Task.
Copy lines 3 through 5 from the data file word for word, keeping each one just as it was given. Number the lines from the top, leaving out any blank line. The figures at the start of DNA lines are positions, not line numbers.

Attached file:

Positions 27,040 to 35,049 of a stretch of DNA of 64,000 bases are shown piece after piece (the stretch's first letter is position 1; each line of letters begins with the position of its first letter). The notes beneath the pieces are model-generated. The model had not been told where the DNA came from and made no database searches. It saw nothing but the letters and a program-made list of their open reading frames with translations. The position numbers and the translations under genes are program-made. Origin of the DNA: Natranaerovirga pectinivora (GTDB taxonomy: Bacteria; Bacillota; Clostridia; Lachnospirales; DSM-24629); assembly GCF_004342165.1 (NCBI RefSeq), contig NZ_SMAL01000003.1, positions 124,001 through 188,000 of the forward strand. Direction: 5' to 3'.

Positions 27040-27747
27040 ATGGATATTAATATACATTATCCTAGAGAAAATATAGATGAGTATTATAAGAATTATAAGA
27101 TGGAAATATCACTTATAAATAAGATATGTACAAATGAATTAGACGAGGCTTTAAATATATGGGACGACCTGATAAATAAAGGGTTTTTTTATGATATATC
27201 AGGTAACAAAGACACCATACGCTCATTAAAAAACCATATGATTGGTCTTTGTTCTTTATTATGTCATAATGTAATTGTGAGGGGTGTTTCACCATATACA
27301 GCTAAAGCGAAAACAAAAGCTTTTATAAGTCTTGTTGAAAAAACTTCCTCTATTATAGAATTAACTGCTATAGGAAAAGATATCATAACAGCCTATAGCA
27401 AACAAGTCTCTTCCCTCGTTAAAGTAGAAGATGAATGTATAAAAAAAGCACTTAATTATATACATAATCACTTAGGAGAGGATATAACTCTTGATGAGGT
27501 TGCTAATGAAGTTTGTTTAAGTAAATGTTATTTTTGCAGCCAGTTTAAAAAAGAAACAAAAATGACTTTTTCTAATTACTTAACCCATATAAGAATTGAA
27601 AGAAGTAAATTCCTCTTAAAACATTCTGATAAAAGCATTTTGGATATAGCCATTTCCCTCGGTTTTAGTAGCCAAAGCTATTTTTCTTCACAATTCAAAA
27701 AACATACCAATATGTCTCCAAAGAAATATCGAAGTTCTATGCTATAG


27040 ATGGATATTAATATACATTATCCTAGAGAAAATATAGATGAGTATTATAAGAATTATAAGA
27101 TGGAAATATCACTTATAAATAAGATATGTACAAATGAATTAGACGAGGCTTTAAATATATGGGACGACCTGATAAATAAAGGGTTTTTTTATGATATATC
27201 AGGTAACAAAGACACCATACGCTCATTAAAAAACCATATGATTGGTCTTTGTTCTTTATTATGTCATAATGTAATTGTGAGGGGTGTTTCACCATATACA